Expert Tips on Dealing with Bunions

As summer approaches, many of us look forward to shedding our heavy footwear in favor of sandals, flip-flops, and open-toed shoes. However, for those suffering from bunions, the transition to lighter footwear can bring about significant discomfort and exacerbate foot pain. Bunions, those unsightly and often painful bony bumps at the base of the big toe, can make summer activities less enjoyable.

To shed more light on this condition, we interviewed Dr. Edward Henrich, a beloved podiatrist at the Mason City Clinic who answered the most frequently asked questions about bunions and bunion surgery.

Bunions are painful

What is a Bunion?

Dr. Henrich defines a bunion as “a bony prominence or a protruding bone right behind your big toe joint.” Bunions vary in size and severity, from mild to severe. They often result from hereditary factors, with some people developing them as young as 7 or 8 years old, while others may not see them until they are 70 or 80​ (Extend Orthopedics)​​

Causes of Bunions

Bunions are largely hereditary. However, other factors such as wearing narrow shoes, foot injuries, and certain types of arthritis can contribute to their symptoms. Dr. Henrich explains that “most of the bunions people get are actually hereditary… they are something that gets passed onto the gene pool”​ .

Foot Pain and Other Symptoms of Bunions

Bunions can present various symptoms including:

* Pain and tenderness around the big toe joint
* Redness and inflammation
* Hardened skin over the bunion
* Restricted movement of the big toe
* A burning sensation or swelling​

Who gets Bunions?

Anyone can develop a bunion, though they are more common in women than in men. They are hereditary by nature and can be exacerbated by tight fitting shoes. Wearing wider shoes and using simple strategies to relieve pressure on the big toe helps some people “live with” the problem. But these workarounds are not an option for about 400,000 Americans who must turn to bunion correction procedures each year to relieve their pain.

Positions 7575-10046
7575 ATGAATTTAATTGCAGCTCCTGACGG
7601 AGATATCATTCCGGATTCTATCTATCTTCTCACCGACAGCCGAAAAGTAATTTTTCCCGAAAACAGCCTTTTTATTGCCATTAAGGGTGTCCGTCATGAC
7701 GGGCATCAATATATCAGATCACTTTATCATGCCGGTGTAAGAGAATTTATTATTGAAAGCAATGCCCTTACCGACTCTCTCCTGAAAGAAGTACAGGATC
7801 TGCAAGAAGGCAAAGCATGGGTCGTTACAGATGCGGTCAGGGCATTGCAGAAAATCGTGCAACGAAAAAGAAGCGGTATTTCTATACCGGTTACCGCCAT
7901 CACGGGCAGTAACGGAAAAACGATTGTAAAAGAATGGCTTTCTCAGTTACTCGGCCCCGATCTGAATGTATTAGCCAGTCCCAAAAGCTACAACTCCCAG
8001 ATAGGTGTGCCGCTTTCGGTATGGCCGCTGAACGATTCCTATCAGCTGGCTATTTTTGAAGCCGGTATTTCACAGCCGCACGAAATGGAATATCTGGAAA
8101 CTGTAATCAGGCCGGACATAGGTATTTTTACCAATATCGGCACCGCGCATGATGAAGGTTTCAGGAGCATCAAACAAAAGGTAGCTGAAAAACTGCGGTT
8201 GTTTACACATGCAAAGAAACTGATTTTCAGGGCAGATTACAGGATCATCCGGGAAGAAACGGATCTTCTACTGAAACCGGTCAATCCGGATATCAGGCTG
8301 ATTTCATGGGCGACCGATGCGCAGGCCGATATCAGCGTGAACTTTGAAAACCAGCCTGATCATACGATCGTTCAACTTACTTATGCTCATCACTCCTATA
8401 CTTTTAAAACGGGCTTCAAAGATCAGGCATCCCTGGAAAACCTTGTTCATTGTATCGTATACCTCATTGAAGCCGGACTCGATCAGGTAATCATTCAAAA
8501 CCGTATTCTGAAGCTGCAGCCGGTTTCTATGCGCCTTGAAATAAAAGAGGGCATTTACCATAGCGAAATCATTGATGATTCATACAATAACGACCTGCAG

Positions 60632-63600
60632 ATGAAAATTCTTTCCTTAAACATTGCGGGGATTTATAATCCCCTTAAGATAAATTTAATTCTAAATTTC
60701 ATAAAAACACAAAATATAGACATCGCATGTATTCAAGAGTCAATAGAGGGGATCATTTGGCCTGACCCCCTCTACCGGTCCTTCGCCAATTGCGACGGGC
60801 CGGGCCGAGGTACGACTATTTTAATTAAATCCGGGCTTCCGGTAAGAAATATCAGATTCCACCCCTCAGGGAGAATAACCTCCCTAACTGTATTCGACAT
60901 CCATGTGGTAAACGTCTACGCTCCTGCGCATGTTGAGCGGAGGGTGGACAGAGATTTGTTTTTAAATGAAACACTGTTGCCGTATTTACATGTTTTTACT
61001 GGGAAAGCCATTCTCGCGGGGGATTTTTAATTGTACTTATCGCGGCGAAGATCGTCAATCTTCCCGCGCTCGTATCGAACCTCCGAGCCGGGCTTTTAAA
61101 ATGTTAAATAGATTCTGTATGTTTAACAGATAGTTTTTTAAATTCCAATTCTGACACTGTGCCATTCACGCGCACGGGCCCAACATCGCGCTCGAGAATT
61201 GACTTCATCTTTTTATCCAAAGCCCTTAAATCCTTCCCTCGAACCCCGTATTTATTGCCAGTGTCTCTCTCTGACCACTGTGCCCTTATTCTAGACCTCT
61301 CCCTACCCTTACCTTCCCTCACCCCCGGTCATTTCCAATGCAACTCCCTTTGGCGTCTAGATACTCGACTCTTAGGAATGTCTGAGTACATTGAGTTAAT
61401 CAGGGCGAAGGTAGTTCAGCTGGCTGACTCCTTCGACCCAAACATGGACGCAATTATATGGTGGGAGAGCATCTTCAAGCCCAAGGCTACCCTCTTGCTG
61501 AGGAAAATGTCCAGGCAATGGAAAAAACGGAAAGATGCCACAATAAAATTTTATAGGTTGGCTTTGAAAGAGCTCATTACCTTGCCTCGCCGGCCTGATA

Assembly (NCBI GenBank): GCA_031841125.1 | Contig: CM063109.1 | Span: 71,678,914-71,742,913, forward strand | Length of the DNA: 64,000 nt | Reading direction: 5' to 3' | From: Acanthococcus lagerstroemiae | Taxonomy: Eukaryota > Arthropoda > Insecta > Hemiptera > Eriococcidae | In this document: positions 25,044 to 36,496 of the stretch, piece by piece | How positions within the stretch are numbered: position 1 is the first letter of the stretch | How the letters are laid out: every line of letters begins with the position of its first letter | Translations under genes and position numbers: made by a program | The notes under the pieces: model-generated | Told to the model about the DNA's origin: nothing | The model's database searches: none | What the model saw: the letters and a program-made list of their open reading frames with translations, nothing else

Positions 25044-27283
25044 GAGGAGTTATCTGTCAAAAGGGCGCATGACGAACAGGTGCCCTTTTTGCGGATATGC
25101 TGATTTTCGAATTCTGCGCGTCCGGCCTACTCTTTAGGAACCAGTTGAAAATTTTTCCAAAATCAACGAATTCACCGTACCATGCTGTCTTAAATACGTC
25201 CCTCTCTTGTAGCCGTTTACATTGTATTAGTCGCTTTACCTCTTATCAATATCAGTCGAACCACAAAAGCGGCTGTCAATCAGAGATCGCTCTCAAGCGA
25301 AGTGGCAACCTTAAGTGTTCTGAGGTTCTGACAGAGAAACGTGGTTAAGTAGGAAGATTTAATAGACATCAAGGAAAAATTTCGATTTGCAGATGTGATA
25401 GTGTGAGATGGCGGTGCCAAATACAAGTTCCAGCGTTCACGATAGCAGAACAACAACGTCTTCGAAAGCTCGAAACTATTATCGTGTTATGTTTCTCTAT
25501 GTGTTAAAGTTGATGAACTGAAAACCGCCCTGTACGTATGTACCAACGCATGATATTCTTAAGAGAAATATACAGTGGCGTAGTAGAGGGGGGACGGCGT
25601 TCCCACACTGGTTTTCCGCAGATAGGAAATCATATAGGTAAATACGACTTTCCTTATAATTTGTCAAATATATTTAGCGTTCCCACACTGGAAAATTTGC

When to Seek Treatment

Dr. Henrich advises that bunion treatment is usually necessary only when the bunion causes significant pain or interferes with daily activities. He states, “If it hurts you more often than not, it affects what you do, it affects what you put on, or it affects your job, then it’s worth fixing it”​

Non-Surgical Treatment Options

For those with mild bunions, non-surgical treatments can help manage symptoms:

* Wearing properly fitting shoes with ample toe space
* Using bunion pads to cushion the area
* Taking anti-inflammatory medications
* Applying ice to reduce swelling
* Physical therapy and foot exercises​

Surgical Treatment Options

When non-surgical methods fail, surgery might be necessary. Dr. Henrich emphasizes that bunion surgery is about “correcting the bunion” by realigning the bones, ligaments, and tendons around the big toe joint. He highlights a new 3D correctional bunionectomy procedure that allows patients to recover faster and get back on their feet much sooner than traditional methods.​

Traditional Bunion Surgery vs. 3D Procedures

Traditional bunion surgery, called osteotomy, the bone is cut in half and the top part is reset and pushed over to get rid of the bump. This surgery can dramatically relieve the patient’s pain. But, because it does not address the unstable joint which caused the problem in the first place, there is the probability of recurrence. The newer procedure corrects the entire metatarsal bone – in all three dimensions, restoring it to its proper alignment, while naturally removing the bump and straightening the toe.

Recovery from Bunion Surgery

Recovery times can vary based on the type of surgery. Dr. Henrich’s innovative 3D procedure has revolutionized recovery, allowing patients to start walking within three days post-surgery. “This new 3D correction of bunionectomy allows me to correct larger bunions… I can get you back on the foot in three days,” Dr. Henrich shared during the podcast​.

Preventing Bunions

While you can’t always prevent bunions, certain measures can reduce your risk:

* Wearing shoes that fit well and don’t cramp the toes
* Maintaining a healthy weight to avoid excess pressure on your feet
* Performing foot exercises to strengthen foot muscles
* Visiting a podiatrist for early intervention if you have a family history of bunions​

Bunions can significantly impact your quality of life, but with the right care and treatment, you can manage the symptoms and even correct the deformity. If you’re experiencing bunion pain, don’t hesitate to reach out to Dr. Edward Henrich at Mason City Clinic at 641.494.5340. As he notes, “The first step is to call our office, get x-rays, evaluate them, and see if this newer procedure or another treatment would work for you.”

Listen to our full podcast with Dr. Henrich, here.

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